Reading 58: Introduction to Alternative Investments
The CFA curriculum is always changing and this last reading of Level 1 has been completely overhauled by the Institute and is considered a new reading. There is only this one reading regarding alternative investments, but you still don’t want to overlook the material in this section. As alternatives become more important in the market, it’s safe to expect this to play a bigger role in higher level curriculums in the future.
Alternative investments include any assets that do not fall into the traditional asset class categories of equity and fixed income. It can include derivatives, real estate, commodities, short-selling of stocks, or many others. Common characteristics of alternative investments include limited liquidity, low correlation of returns with traditional assets, lax regulation, low transparency, and special tax and legal considerations. The primary benefit of investing in alternatives is the diversification effect due to the low correlation of returns compared to traditional investments.
There are no formal categories for alternative investments, but there are several common groups into which they fall. Private Equity investments, either as funds or individual securities, represent ownership in companies that are not listed for the public. Real Estate includes investments in land and buildings, often done through direct ownership, shares in Real Estate Investment Trust (REIT) funds, or mortgages and mortgage-backed securities. Commodities are physical goods such as oil, metals, and agricultural products. Other securities can be things as diverse as fine art and collectible baseball cards.
Hedge Funds are special investment funds that aim to provide the highest possible absolute returns. They are actively managed and typically invest in aggressive strategies across many different asset classes. Many try to maximize returns through the use of leverage, arbitrage, and derivative strategies to outperform conventional funds. Investment withdrawal and lockup periods are common to prevent investors from removing their funds in the middle of an investment strategy. Hedge funds can be difficult to compare due to lack of transparency in holdings and returns compared to other kinds of investment funds.
Private Equity Funds invest in non-publicly traded companies. They often use strategies including leveraged buyouts, distressed investing, and other methods of acquiring a portfolio of private companies. A frequent exit strategy involves taking a portfolio company to IPO or organizing a sale in order to recoup capital investment.
Hedge Funds use a different approach to fees compared to traditional fund managers. The standard general fee is what’s known as the “2 and 20” structure. This includes an annual management fee equal to 2% of the assets under management and 20% of the returns to the fund. Many funds utilize a “high watermark” feature to prevent the manager from charging multiple times for the same performance. Under this feature, performance increases only count towards the 20% the first time they occur. If the fund drops in value, the returns will not start accruing more of the 20% fee until the fund exceeds the previous high point prior to the decline.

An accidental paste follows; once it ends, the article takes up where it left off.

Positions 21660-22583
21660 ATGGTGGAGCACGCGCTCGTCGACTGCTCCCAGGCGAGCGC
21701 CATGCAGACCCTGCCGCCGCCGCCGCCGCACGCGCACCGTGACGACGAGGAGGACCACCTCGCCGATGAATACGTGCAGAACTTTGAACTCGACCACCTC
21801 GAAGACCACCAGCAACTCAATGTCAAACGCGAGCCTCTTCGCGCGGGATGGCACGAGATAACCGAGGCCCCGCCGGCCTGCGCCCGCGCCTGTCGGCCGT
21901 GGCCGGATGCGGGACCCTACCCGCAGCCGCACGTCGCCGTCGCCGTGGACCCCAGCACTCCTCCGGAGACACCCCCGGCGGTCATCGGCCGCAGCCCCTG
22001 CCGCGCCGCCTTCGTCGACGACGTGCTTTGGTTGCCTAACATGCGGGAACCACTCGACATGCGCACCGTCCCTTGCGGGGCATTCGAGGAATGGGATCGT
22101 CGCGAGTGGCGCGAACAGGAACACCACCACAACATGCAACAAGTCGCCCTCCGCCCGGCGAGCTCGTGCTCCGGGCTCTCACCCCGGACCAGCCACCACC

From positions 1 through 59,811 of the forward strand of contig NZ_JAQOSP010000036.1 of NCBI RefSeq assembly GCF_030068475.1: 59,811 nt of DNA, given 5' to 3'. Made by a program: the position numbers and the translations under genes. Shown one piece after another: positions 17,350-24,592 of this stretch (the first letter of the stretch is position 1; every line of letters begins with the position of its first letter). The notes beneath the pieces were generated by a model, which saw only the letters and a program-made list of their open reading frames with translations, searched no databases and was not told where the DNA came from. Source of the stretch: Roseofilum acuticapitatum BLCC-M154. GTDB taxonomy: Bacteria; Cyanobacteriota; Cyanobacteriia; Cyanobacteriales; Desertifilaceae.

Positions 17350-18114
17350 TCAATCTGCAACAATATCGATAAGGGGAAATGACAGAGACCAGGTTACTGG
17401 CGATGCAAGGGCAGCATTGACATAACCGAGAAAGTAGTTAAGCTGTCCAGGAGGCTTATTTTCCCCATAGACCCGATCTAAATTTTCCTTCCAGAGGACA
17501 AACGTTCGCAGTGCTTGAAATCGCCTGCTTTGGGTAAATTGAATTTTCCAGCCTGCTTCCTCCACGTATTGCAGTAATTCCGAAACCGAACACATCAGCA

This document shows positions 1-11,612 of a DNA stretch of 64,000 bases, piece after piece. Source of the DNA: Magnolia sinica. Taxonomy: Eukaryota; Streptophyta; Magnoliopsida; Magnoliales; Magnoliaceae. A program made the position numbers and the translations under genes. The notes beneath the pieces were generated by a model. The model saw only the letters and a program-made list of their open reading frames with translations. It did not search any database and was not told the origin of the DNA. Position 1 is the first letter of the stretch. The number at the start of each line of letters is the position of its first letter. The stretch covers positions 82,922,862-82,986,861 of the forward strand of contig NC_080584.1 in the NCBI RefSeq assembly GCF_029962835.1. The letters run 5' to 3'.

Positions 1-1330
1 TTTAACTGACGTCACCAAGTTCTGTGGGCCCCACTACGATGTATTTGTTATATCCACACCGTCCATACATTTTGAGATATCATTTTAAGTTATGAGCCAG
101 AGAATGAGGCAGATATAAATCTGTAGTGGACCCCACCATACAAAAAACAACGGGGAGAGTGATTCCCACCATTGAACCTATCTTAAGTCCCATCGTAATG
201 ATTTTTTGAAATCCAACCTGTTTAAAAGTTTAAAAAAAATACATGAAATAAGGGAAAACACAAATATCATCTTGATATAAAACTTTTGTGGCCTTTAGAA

Valuations for private equity and hedge funds is trickier than for traditional funds due to the use of leverage and non-traditional strategies in hedge funds and private holdings in private equity funds. Discount cash flow models are commonly used for private securities that do not have any market information to help determine the proper valuation. Fund performance is also more difficult to compare between different managers due to the calculations needed to find proper valuations of fund assets. Private equity returns are often back-weighted because no cash is generated for investors until the security is sold at the end of the investment period.
Real estate valuation typically involves using one or more of three common approaches: comparable sales, income approach, and replacement cost. The Comparable Sales method involves using the sale price of properties that are similar to the owned property to determine an appropriate value. The Income Approach uses the present value of the income the property is expected to generate as the property value. The Replacement Cost method calculates the financial cost to replace the exact property at current market rates. REIT funds are valued by calculating a Net Asset Value of the fund’s holdings.
The due diligence process for alternative investments is also more complicated than traditional assets. This analysis for private equity, real estate, or hedge fund managers can be complicated due to a lack of transparency among different fund managers and differences in the way that firms calculate and publish their returns. Reporting standards are laxer for firms that do not hold public companies or sell shares broadly to the public. Proper analysis of a manager includes looking at their operations, organization, portfolio management practices, accounting controls, and a multitude of other factors. Due diligence on real estate assets typically involves assessment of the property itself and the economic factors to which it is exposed.